advertisement
advertisement

TOMS vs. BOBS: How Skechers Shot Themselves in the Foot

advertisement
advertisement
advertisement

This week Skechers copied the concept behind for TOMS shoes by launching BOBS (link no longer available). Just like TOMS, when you buy a pair of BOBS, Skechers would donate another pair to a child in need. Even the shoes were the same. And their name had a similar short, familiar feel. In doing so, they set themselves up for online ridicule, but also drew a powerful distinction between those that do good because of the meaning behind it and those that do it simply for marketing purposes.

advertisement
advertisement

Obviously the concept of giving a pair of shoes away has proven effective marketing for TOMS shoes and its founder, Blake Mycoskie. But what drove TOM’s success is not the “how”–the giving away of shoes–but the “why” behind it. As the company website explains, the TOMS concept emerged after a powerful and authentic experience–Mycoskie’s travels in Argentina during which he saw and met countless barefoot children. That powerful direct experience inspired a desire to do good. So Blake and his team took a financial risk by betting their business and philanthropic success on an untested and generous buisness model.

Skechers approach appears to be far more cynical. There is no problem with Skechers or any company copying the TOMS concept. In fact, Blake Mycoskie has stated that he hoped others would copy his business model. But by mirroring the TOM’s concept so blatantly, Skechers not only showed a lack of creativity and originality, but they left themselves wide open to accusations of disingenuous social concern.

This is a great example of where so many brands go wrong. Consumers do not respond to the “how” of what you do but the “why”. That’s because the “why” is emotional and something they can connect to. The “How” is simply the expression of that emotion.

advertisement
advertisement

Skechers would have done far better to copy TOMS in a different way. They should have sat down and thought through what they stand for and then acted on that with equal generosity. Then would consumers have a way to connect with the brands that warranted admiration.

As it stands, consumers can do little but shake their heads at such transparent and self-serving motives. That’s why their campaigns set off such an online fire storm within 24 hours. At least Skechers had the good sense to take down their BOBS promotion as soon as the issue erupted.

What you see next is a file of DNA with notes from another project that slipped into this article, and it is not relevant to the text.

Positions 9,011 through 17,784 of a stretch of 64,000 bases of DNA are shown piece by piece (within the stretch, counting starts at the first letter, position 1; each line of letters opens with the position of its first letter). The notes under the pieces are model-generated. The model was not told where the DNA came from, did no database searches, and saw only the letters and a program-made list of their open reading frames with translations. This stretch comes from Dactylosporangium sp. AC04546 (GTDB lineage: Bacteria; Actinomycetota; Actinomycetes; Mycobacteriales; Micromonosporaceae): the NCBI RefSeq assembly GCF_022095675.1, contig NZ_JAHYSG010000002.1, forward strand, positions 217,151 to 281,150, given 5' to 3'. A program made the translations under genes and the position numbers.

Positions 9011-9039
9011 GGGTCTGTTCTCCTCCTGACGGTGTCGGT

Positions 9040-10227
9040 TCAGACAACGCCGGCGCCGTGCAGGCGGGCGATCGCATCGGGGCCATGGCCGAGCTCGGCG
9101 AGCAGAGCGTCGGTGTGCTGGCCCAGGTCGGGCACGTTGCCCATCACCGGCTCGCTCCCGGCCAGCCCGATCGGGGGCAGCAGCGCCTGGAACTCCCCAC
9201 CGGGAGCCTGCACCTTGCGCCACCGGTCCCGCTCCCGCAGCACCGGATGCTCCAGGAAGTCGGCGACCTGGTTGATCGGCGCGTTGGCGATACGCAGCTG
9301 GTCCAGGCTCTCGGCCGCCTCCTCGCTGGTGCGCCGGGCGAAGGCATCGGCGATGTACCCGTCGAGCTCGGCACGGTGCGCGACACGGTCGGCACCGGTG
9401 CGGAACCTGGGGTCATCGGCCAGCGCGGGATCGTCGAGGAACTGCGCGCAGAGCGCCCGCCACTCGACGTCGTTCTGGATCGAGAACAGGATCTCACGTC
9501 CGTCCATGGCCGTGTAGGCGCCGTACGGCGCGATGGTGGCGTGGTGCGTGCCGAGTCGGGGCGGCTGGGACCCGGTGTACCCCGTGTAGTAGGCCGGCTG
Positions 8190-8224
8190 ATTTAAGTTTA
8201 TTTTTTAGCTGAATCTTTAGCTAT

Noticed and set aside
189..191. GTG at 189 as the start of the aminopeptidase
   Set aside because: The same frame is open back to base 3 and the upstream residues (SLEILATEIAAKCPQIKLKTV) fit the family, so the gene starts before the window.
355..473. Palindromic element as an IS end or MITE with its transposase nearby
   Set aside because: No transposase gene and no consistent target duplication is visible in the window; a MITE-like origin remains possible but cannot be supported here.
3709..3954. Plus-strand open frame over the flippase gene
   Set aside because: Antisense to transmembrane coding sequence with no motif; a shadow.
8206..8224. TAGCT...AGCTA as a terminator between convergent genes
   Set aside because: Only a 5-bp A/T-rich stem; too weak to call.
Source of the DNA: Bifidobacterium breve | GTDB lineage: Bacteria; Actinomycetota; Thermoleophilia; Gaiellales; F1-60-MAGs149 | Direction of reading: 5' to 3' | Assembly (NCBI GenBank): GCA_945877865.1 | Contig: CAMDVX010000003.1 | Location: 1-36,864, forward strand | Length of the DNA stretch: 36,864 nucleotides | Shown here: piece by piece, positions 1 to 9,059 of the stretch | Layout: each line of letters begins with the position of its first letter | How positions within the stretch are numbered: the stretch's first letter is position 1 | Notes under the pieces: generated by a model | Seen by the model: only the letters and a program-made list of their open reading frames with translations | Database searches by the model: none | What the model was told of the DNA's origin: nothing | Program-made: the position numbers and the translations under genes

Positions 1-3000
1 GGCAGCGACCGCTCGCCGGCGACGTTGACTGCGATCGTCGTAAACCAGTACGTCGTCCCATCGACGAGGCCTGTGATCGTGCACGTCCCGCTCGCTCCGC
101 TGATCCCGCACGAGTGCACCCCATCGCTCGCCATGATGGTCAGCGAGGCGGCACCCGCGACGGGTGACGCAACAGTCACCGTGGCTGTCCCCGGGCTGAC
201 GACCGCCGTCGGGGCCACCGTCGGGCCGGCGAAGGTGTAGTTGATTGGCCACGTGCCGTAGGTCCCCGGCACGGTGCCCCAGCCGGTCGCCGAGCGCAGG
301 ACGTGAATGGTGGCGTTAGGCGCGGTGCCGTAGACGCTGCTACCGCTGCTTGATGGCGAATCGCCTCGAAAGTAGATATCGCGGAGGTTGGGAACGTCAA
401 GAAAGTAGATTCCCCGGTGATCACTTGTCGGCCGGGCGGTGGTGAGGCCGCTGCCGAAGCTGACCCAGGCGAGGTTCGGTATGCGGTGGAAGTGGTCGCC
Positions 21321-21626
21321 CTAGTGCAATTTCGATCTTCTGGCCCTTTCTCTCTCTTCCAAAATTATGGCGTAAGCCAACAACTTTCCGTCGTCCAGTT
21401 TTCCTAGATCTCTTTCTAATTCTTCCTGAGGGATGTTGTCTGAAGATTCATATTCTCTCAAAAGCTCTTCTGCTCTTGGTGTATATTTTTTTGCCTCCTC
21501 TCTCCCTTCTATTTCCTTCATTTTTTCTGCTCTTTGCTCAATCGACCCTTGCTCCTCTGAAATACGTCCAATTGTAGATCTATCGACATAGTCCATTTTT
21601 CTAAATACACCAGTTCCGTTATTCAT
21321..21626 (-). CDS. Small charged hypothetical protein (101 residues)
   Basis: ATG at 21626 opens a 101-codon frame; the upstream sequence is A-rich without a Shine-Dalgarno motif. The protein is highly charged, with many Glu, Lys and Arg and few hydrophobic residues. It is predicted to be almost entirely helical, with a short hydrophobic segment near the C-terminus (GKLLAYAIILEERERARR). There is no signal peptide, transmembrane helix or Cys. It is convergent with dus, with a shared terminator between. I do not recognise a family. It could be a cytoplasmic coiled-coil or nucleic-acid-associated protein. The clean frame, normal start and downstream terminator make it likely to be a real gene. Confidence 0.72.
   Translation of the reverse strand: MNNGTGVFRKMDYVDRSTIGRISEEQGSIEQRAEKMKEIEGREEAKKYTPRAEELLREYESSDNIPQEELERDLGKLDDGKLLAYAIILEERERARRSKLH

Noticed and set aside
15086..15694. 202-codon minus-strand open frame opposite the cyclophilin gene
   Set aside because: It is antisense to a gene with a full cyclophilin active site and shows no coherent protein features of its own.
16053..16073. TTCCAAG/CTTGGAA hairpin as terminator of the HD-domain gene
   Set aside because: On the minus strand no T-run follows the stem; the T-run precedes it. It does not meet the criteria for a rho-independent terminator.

The integration of profit and purpose is a tricky business for true motivations are easily obscured. But one thing is sure. Consumers know authenticity when they see it and can smell cynicism a mile away. The only way for a brand to protect itself is to start from a place of authenticity. That way the extraordinary connectivity and reach of social media can work for a brand and not against it.

advertisement

Do you agree that BOBS was a disingenuous marketing campaign? Or do you think the TOMS concept is fair game?

[Image Credit: GOOD magazine]

Reprinted from SimonMainwaring.com

advertisement

Simon Mainwaring is a branding consultant, advertising creative director, blogger, and speaker. A former Nike creative at Wieden & Kennedy, Portland, and worldwide creative director for Motorola at Ogilvy, he now consults for brands and creative companies that are re-inventing their industries and enabling positive change. Follow him at SimonMainwaring.com or on Twitter @SimonMainwaring.

About the author

Simon Mainwaring is founder/CEO of We First, a strategic consultancy accelerating growth and impact for purpose-driven brands. He’s a member of the Steering Committee of Sustainable Brands, the Advisory Council of Conscious Capitalism LA, the Forbes Business Council and a Fellow of the Royal Society of Arts. Simon is a featured Expert and Jury Member at the Cannes Lions Festival for the Sustainable Development Goals in 2021, host of the ‘Brands With Purpose’ series with Harvard Business School Association of Boston, and his company, We First, is included in Real Leaders list for the Top 100 Impact Companies in the US for 2021

More